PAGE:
Apparently the Red Sox not only resigned Jason Varitek (4 years, $40 million), they surprised him at the press conference by presenting him with a jersey boasting an embroidered red 'C'. Varitek's been the de facto captain of the Sox for some time now, but there hadn't been an official Team Captain since Jim Rice in 1989. After hearing essentially every player come out and say that they needed to resign him (including the backup catcher, Doug Mirabelli, who would actually have benefited from 'Tek not coming back and the new pitchers we picked up, who said they were looking forward to getting a chance to work with him), it's nice to see that the front office chose to formally acknowledge his importance to the team.
I'm certainly glad that he's back. Not only was he important to the team because they all like him and look to him as a leader, he was important because we needed a catcher, and there wasn't much else out there. People are complaining (because, for Red Sox fans, nothing will ever stem the flow of complaints) about the length and heft of the contract, and I admit that it is a bit overlong and, uh, overhefty. At the end of 4 years Varitek is going to be a 38 year old catcher, which is generally an age at which catchers have ceased to be even remotely effective. If he does decline normally, that means we'll be paying out $10 million for a guy who isn't getting the job done.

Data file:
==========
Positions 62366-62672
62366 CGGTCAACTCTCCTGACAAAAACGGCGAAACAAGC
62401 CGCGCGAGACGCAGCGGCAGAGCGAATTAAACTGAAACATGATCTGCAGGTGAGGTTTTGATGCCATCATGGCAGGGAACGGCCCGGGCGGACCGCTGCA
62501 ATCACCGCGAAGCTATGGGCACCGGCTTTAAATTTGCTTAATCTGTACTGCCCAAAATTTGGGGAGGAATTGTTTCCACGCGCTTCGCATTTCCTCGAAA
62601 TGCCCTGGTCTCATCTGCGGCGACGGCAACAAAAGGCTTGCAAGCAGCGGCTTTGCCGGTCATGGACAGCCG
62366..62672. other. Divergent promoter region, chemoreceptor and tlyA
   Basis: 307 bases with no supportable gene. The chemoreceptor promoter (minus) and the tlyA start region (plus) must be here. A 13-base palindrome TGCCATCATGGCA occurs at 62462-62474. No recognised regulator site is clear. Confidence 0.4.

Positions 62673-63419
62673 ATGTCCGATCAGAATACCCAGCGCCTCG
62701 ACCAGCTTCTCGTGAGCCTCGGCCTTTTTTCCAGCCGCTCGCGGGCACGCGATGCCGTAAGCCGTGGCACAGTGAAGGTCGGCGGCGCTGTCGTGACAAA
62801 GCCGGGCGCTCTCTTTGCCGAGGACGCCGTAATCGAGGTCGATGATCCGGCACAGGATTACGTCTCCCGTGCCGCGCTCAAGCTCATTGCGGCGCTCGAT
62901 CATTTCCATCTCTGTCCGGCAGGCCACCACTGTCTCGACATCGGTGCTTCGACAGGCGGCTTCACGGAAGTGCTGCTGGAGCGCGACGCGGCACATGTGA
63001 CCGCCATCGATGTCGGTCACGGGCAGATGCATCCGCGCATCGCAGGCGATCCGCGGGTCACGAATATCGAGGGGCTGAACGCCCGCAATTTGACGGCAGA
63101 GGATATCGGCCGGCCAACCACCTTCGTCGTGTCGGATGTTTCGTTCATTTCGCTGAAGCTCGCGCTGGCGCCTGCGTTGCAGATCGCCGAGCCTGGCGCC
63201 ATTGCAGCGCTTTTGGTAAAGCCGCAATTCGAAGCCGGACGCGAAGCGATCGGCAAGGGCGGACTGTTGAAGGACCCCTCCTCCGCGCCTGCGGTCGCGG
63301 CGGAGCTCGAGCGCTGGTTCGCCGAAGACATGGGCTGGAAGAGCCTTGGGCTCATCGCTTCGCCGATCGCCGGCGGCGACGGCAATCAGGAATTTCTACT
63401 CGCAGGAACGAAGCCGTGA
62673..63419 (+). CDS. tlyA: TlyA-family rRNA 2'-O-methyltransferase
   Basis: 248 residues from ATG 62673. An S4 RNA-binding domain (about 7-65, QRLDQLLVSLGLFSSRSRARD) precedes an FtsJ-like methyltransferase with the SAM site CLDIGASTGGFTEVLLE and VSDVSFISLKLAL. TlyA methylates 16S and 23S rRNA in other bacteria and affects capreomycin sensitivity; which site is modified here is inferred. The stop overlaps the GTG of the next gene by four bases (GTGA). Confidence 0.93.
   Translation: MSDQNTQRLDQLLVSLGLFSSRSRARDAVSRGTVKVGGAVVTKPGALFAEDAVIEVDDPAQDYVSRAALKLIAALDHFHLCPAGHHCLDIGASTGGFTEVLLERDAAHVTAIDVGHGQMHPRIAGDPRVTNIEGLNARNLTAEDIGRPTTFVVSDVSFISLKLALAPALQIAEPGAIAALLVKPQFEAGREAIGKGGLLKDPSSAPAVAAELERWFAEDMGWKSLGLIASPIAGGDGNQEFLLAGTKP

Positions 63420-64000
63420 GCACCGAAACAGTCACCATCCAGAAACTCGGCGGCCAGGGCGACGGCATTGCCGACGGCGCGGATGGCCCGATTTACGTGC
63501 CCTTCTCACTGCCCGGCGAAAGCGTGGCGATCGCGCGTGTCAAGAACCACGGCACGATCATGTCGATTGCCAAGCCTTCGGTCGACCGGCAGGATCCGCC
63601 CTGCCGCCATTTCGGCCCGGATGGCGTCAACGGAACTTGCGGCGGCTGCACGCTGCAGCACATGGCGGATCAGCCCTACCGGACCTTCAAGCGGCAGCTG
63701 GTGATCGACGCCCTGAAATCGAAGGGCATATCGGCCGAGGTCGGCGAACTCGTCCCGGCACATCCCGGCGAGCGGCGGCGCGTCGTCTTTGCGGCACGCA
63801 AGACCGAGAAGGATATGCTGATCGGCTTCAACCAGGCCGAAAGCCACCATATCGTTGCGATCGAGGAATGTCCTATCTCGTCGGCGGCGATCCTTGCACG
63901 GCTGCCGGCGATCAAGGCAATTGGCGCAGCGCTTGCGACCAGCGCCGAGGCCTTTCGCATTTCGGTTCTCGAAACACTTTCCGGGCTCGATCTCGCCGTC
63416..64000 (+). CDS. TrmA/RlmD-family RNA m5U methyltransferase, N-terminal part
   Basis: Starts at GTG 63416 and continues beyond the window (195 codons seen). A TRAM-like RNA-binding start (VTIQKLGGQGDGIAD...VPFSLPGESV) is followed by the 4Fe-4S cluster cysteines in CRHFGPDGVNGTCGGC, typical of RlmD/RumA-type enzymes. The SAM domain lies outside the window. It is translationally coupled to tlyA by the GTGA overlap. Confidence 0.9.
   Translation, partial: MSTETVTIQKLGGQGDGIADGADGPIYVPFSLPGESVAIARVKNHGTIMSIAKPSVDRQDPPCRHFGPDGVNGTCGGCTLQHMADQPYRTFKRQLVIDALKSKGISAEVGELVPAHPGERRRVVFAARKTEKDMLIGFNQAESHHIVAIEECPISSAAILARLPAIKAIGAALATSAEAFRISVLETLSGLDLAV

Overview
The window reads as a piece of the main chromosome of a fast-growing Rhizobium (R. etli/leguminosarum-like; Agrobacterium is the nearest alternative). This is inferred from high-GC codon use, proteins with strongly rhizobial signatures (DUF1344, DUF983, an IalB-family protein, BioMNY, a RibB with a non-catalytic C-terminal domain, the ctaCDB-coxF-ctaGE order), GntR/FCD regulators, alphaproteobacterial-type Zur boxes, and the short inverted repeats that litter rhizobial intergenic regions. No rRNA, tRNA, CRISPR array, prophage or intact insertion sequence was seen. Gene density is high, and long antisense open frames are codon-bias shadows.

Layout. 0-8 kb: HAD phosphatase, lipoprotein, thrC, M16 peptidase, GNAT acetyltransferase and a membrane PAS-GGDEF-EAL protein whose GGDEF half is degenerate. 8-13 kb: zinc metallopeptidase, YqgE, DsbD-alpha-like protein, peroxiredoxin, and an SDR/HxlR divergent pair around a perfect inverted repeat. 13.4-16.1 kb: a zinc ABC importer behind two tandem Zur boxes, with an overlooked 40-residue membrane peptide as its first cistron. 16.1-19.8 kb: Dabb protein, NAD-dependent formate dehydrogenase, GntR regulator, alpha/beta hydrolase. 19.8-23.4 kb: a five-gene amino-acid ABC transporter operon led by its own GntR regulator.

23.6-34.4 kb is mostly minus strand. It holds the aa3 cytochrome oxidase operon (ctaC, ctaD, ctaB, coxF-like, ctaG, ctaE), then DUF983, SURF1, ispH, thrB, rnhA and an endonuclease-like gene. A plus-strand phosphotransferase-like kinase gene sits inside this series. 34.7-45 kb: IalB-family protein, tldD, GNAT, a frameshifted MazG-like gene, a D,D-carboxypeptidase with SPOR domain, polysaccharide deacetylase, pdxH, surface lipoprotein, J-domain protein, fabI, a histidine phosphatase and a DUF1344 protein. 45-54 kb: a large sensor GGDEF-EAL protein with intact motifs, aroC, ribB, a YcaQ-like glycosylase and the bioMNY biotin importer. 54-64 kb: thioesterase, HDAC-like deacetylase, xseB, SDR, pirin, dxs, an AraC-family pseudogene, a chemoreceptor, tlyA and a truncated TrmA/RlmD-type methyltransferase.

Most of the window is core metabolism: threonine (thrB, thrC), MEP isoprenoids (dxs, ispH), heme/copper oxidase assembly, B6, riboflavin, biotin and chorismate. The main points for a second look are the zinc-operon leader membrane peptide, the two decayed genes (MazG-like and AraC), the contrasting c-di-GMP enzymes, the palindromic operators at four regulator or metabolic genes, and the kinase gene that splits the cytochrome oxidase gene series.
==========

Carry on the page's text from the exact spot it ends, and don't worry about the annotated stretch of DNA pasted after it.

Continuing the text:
He might not decline that precipitously, though. The numbers might indicate that this is the normal progression for catchers (i.e. downturn in the early 30s, useless in the late 30s), but there have been exceptions here and there-- such as Sox catcher Carlton Fisk, who was quite good at 37. 'Tek also might have less wear-and-tear on him than other catchers at his age, because he missed time in the past with a broken elbow. Less playing time in past seasons means less wear on his knees, which might mean that his longevity could be greater than one would expect for another catcher.
But all of this is beside the point. The point is this: if not 'Tek, who? It would have had to be some sort of platoon with Mirabelli and someone, and quite frankly I did not like any of the prospects on the market. So far as I'm concerned 'Tek is second only to Pudge, who was not on the market. There are better defensive catchers out there, but do they have comparable offense? And a catcher who can hit is lovely, but not if his defense is abysmal. 'Tek does both. Not as well as Pudge, but certainly better than most everyone else out there. If we didn't want to deal with a large downgrade at the catcher position, we needed to resign 'Tek.
Anyways, I think I bored everyone with that (I know my mother's eyes are glazing over as she reads this), so enough of the foolish attempt at seriousness. I'm happy the dude is back, and if you're not, I stick my tongue out in your general direction. Oh, and apparently Theo Epstein has stolen Varitek's goatee. This needs to stop right now. Theo, you look much better clean-shaven. 'Tek, you look much better with the goatee. Stop these unnatural shenanigans before it is too late.